A great way for women to build their leadership skills,” said Perantoni, “is to volunteer and become involved with community initiatives you believe in.” In her case, she moved up the ladder as a young leader of AIANJ – serving on its Board of Directors and then as Central Chapter President at a time when few females were licensed architects in NJ. She also took on leadership positions for nonprofit organizations supporting local historic and land preservation organizations, raising awareness about energy conservation and sustainability, supporting access to higher education, and improving regional healthcare for people of all socio-economic backgrounds. She noted, “Being able to talk about your interests and community involvement are excellent ice breakers in a conversation.”

Balancing Leadership and Childcare Responsibilities

For women with young children, Perantoni said it can be anxiety-producing when childcare issues arise – as it was for her. “One good thing that came out of the Covid pandemic is a greater flexibility in allowing for remote working from home if sudden childcare issues come up,” she said.

She related a time early in her career when her babysitter got sick on the evening she was presenting her architectural plans at an important public meeting. “I decided to take my two young boys with me. Both my clients and the audience were extremely understanding. In some ways it made me seem more relatable, and people loved meeting my children. Women caring for a child shouldn’t be afraid to make work-life-family balance decisions in the moment,” she said.

What Women Leaders Should Aspire To

Perantoni encouraged women to proactively play a leadership role in asking for new challenges, as well as taking on projects which require services not previously offered by their company. “It’s important to push the boundaries of what is being done by your organization. Personally, I find it thrilling to take on complex, gritty, and challenging projects. Unearthing the project’s big picture by speaking with all stakeholders helps you get past potential problems. When it comes to architectural design, that’s the fun part of what I do as one of our firm’s leaders.”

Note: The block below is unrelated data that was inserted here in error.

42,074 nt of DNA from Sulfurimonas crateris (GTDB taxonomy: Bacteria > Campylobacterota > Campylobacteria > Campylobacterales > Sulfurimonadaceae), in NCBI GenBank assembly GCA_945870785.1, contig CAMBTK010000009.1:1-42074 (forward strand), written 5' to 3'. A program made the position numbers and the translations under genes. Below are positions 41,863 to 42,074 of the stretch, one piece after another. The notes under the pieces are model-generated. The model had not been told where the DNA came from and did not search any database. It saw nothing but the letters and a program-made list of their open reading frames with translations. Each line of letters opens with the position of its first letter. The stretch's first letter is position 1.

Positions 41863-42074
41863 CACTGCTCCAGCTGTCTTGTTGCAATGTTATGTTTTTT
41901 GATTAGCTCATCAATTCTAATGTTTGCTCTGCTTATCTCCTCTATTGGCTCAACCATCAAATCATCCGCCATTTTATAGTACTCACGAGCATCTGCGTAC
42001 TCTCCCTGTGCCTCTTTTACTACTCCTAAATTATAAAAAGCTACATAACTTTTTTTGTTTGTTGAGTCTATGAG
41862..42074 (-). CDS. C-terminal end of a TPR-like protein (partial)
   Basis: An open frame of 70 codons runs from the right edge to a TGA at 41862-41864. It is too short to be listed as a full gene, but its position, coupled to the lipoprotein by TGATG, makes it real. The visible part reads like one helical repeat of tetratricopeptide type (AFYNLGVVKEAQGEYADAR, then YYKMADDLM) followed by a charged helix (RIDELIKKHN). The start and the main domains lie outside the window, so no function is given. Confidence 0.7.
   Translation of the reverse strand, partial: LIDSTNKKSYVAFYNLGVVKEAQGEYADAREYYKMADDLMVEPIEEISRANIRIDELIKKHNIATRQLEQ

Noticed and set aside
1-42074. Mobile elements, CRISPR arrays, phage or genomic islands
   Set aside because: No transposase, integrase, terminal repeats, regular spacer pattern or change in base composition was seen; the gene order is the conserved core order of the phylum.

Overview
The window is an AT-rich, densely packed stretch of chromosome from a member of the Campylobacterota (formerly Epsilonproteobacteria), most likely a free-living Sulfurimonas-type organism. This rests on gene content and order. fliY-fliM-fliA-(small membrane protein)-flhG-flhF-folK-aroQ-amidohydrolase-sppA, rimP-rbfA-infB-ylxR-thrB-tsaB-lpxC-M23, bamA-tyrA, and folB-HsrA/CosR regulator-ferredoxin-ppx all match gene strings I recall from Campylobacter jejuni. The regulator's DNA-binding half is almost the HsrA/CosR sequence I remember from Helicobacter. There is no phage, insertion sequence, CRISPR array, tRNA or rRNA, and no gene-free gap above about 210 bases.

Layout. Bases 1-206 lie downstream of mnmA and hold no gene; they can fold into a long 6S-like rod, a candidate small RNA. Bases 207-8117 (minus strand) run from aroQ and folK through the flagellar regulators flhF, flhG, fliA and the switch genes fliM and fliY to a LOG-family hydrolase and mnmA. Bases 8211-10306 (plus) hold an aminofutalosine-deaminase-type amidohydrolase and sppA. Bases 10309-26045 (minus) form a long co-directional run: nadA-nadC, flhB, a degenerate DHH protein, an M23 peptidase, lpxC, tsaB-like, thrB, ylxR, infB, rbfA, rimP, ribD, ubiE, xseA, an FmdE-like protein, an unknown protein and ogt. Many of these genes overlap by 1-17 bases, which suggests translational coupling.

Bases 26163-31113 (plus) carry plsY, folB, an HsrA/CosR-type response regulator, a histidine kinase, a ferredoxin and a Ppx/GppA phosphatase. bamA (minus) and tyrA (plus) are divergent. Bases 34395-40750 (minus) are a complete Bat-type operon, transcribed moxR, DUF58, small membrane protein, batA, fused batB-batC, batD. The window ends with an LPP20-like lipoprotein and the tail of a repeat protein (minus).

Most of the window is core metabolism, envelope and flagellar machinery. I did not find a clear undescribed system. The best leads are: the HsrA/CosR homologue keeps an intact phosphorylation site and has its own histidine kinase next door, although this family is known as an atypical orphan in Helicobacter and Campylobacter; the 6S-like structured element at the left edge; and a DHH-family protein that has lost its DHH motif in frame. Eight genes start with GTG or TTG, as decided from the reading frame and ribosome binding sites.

Creating a Leadership Legacy

In reflecting on her career as a woman leader at SSP Architects, Perantoni said she is extremely proud of advancing several “firsts” including the expansion of her firm’s capabilities and boundaries in facilities and campus master planning. Her work included developing NJ’s first public long range master plan for the Vineland School District – which served as a model for the state. In addition, she is proud to have pioneered community-centered school design features for the Bayonne Midtown Community Elementary School; helped design NJ’s first LEED Platinum and Green Ribbon Elementary School for the Neptune Midtown Community School; and led SSP in piloting the state’s first Bridging Architect role on a public education design/build team which brought to fruition the Neptune Township Summerfield Elementary School.

See more about Perantoni’s leadership at SSP Architects here: